- Unplug all components from each other and unscrew them from the walls of the case. This won’t hurt anything, and putting it all back together is as easy as taking it apart, so don’t worry.
Check out the following video to see how to properly take apart a gaming PC. Skip to 2:04 to see the break-down and suggestions on how to store everything safely:
If you want, you can store all the removed pieces inside of the computer case, but first, you need to make sure they’re protected.
3. Pack Everything Safely and Securely
Packing is perhaps the most critical part of the process. If your computer gets knocked around by turbulence or a careless baggage handler, small pieces can quickly end up damaged.
Use Anti-Static Packing Products
Don’t use packing peanuts or anything else that can generate static electricity when packing your computer, as it can potentially damage some parts.
In fact, you should use anti-static packaging to protect some of the more sensitive components, like these HRX Package Anti-Static Bags on Amazon.
Once you’ve secured everything in anti-static packaging, all you need to do is store the pieces.
Store Everything In Your Carry-On Bag
The airline will probably let you keep all of the pieces in your carry-on baggage if you want to, and this is what I would recommend.
If you want to store your computer pieces in a box, be sure to add cushioning. If you don’t have anything to keep them in, you can use your empty PC case as a storage container!
Fill all the empty space with packing material to protect your delicate pieces. If the case isn’t too big, they might let you keep the whole thing with you.
4. Keep Fragile Parts With You
Regardless of how you want the bulk of your computer to be transported, you should keep anything fragile with you.
Check in advance if the airline will allow you to keep it as carry-on baggage. If they say yes, I would suggest doing so. If they allow you to keep the whole computer with you, then just do that.
Take extra care with your external attachments, and do not leave them plugged into the computer. If the device is moved in the wrong way during travel, it could easily break both the attachment and the plugged port.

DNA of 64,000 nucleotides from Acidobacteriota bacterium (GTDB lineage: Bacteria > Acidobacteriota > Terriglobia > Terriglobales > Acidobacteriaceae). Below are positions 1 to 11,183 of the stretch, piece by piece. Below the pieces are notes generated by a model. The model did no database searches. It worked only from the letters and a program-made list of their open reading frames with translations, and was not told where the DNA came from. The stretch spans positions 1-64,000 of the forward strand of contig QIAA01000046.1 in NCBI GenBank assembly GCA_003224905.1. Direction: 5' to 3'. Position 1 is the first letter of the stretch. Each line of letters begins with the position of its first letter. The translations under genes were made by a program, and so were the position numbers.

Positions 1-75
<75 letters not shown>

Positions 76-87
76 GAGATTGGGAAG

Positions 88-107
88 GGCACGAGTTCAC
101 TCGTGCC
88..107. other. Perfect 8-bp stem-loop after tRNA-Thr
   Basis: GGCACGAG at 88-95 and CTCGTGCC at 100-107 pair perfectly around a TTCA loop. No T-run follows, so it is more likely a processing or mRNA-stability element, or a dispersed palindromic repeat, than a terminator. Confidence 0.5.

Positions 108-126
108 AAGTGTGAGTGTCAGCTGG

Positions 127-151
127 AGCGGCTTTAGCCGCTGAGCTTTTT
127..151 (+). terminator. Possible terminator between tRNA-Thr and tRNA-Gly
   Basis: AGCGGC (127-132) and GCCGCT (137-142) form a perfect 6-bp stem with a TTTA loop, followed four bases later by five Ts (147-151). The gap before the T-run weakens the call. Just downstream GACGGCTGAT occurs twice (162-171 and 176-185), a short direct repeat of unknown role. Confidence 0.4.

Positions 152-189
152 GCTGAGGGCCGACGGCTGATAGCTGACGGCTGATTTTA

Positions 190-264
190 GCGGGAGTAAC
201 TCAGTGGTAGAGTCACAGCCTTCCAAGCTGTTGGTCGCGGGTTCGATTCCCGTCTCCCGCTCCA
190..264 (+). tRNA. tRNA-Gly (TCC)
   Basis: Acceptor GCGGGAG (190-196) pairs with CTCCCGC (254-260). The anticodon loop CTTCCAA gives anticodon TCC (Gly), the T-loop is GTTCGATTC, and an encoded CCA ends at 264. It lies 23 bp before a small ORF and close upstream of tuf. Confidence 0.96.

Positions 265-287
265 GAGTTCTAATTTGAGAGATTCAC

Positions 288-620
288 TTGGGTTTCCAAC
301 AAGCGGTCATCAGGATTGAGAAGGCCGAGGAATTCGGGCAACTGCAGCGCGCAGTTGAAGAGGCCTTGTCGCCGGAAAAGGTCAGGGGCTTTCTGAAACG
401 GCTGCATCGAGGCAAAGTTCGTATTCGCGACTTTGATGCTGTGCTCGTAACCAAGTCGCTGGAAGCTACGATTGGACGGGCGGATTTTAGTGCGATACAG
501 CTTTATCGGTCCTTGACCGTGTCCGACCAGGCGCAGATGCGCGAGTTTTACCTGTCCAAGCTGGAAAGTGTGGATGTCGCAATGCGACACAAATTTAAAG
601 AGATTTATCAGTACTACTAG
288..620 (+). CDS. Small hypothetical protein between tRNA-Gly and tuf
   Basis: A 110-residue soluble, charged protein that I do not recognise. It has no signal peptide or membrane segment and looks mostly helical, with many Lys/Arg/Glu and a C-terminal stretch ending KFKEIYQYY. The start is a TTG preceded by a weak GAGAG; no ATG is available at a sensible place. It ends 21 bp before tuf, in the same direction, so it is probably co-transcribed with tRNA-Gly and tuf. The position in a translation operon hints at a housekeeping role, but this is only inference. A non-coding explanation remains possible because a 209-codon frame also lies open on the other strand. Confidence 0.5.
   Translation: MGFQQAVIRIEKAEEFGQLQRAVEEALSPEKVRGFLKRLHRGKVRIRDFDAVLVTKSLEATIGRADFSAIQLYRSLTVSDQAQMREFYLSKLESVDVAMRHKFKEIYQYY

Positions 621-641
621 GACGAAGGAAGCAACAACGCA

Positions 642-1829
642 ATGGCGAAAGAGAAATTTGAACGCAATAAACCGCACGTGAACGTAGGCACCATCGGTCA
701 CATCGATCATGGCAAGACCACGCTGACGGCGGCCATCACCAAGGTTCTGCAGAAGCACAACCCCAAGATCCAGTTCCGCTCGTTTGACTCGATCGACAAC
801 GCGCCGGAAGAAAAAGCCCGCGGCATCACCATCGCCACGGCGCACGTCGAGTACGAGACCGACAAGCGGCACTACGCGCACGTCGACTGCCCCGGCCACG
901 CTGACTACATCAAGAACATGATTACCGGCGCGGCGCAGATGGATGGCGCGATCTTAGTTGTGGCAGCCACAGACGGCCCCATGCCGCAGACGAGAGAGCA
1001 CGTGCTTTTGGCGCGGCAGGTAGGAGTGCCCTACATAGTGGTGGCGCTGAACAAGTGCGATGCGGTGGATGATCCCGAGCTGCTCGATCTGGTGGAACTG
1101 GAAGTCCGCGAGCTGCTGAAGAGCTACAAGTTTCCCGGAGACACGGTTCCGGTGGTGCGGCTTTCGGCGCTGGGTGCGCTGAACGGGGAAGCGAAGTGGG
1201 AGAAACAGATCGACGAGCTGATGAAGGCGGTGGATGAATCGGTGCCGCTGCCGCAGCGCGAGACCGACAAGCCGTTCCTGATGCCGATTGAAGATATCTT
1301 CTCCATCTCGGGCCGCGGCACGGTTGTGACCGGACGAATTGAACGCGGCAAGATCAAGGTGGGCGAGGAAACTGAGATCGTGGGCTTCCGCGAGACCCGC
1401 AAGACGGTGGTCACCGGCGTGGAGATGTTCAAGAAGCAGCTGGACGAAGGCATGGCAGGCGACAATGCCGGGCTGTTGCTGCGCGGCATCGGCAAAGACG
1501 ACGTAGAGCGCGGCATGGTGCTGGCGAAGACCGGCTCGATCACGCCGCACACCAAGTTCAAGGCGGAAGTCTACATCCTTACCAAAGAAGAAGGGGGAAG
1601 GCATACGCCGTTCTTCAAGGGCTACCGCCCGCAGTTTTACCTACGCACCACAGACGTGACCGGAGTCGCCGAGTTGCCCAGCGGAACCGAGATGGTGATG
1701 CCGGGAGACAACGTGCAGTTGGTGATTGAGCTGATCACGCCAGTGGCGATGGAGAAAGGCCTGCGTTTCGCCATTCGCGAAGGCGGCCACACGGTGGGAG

Also, be mindful of any components that could be vulnerable to electricity. For example, some internal parts like the hard drive are susceptible to damage from static, which is why it’s a good idea to remove these pieces and pack them in anti-static bags if possible.
If you have a laptop, the internal components are probably fine, but try to be careful where you store it anyways.
While some of these things may seem overly precautious, it’s better to be safe than sorry. You might think it’s unlikely that anything will happen to your computer, but according to the US Department of Transportation’s January airline travel report, there’s an average of three reports of mishandled baggage per 1,000 checked bags.
Three reports in every 1,000 bags might not sound too bad, but it goes to show that things can happen. All it takes is a bit of bad luck for something to happen to your luggage when you aren’t looking, and an expensive computer is one thing you probably don’t want to take that risk with.
There should be minimal risk to your gaming PC during a flight when properly handled. However, if you don’t trust your expensive device in the hands of strangers, there are many things you can do to protect your computer and give yourself some peace of mind.
By removing as many pieces as you can and keeping them on your person, you can prevent any mishandling incidents. Also, proper packing will further minimize any risk of accidental damages during the flight, and anti-static precautions can protect some of the more delicate parts from being damaged by the environment.